Anthropologists designate early human cultures by their tools.The earliest cultural period, the Paleolithic, dates from the first use of stone tools.During this long span, people were hunters, fishers, and gatherers but not producers of food.They learned to make and use increasingly sophisticated tools of stone and perishable material like wood, they learned to make and control fire, and they acquired language and the ability to use it to pass on what they had learned.The first engravings of the sculpture were not made until well after 1504, but Dürer must have seen a drawing of it.Dürer was a complete master of engraving by 1504: human and snake skin, animal fur, and tree bark and leaves are rendered distinctively.Paleolithic society was probably characterized by a division of labor by sex.men most likely hunted, fished, and fought other families, clans and tribes.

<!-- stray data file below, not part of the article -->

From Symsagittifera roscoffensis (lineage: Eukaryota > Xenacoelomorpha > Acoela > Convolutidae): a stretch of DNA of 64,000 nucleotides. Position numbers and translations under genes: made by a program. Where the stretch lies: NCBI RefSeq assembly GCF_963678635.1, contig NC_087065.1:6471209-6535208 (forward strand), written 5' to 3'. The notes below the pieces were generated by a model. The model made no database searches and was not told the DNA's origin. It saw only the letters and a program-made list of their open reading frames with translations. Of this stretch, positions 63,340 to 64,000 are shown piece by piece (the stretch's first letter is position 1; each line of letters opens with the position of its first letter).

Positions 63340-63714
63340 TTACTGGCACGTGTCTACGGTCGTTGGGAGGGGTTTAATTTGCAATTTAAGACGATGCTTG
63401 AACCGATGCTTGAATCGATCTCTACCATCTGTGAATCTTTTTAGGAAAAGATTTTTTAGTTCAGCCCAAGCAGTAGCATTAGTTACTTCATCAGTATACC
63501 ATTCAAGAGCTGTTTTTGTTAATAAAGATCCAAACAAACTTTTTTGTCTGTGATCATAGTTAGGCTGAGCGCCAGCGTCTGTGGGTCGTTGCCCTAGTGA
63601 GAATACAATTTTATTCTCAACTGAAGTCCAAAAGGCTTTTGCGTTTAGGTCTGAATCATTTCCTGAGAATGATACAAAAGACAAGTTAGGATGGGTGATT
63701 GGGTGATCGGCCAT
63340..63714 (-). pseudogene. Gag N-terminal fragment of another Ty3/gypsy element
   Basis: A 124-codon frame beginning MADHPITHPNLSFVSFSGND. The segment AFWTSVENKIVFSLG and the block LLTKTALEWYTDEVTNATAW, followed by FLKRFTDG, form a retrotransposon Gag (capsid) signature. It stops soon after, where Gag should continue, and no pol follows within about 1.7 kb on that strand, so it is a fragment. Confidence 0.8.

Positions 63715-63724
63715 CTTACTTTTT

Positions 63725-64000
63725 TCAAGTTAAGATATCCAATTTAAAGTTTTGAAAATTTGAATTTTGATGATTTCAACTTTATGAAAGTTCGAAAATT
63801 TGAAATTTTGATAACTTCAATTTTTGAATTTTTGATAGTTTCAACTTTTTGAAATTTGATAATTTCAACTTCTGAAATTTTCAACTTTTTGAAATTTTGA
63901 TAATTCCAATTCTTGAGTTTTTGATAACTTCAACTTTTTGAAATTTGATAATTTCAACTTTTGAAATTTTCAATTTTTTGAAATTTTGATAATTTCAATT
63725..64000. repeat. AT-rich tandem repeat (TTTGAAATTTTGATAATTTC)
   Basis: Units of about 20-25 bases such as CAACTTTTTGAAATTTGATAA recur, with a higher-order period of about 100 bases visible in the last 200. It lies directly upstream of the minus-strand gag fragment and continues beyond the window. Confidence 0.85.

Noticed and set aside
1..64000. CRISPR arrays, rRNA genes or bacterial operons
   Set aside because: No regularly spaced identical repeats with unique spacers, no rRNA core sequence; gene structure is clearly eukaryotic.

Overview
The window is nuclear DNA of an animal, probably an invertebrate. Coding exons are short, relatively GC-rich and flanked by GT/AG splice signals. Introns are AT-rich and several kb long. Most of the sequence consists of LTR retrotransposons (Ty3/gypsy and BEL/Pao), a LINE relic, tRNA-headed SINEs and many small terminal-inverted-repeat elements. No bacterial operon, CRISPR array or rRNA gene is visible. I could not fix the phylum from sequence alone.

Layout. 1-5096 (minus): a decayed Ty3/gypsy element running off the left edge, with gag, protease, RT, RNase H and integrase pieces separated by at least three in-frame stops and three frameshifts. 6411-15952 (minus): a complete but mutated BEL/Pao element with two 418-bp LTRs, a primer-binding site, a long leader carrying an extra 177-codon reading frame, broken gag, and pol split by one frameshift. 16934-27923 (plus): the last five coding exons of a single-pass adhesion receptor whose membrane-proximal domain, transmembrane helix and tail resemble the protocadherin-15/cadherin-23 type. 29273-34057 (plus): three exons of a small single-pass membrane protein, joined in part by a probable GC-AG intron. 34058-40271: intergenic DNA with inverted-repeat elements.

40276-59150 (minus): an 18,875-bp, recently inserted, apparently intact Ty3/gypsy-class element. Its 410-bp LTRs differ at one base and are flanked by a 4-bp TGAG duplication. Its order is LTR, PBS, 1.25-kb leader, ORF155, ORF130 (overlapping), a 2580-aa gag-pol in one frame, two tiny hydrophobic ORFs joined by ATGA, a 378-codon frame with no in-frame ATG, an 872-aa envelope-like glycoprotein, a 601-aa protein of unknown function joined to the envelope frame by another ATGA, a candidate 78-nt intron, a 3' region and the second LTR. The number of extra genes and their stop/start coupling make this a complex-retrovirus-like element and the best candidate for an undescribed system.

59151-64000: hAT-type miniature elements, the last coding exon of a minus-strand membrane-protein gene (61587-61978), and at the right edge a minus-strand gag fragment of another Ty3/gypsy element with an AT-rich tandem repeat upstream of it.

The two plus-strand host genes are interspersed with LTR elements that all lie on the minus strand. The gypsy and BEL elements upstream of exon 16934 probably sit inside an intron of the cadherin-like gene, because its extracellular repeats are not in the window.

This master's course is open to all students whose research focuses on post-medieval Britain and Europe (which may also include non-European elements, for example European expansion, Empire building or emigration).
These early humans, dependent on nature for food and vulnerable to wild beasts and natural disasters, may have developed responses to the world rooted in fear of the unknown of the uncertainties of human life or the overpowering forces of nature.
Religious and magical beliefs and practices may have emerged in an effort to coerce the superhuman forces thought to animate or direct the natural world.
Of particular interest is the 1764–1765 census of Polish Jewry which undercounted the Jewish population (since the census was for purposes of taxation, Jews tended to evade enumeration) but is nevertheless a valuable source for studying the Jewish family and household.
In this material women are prominent not only as wives, mothers and daughters, but as servants and widowed heads of households as well.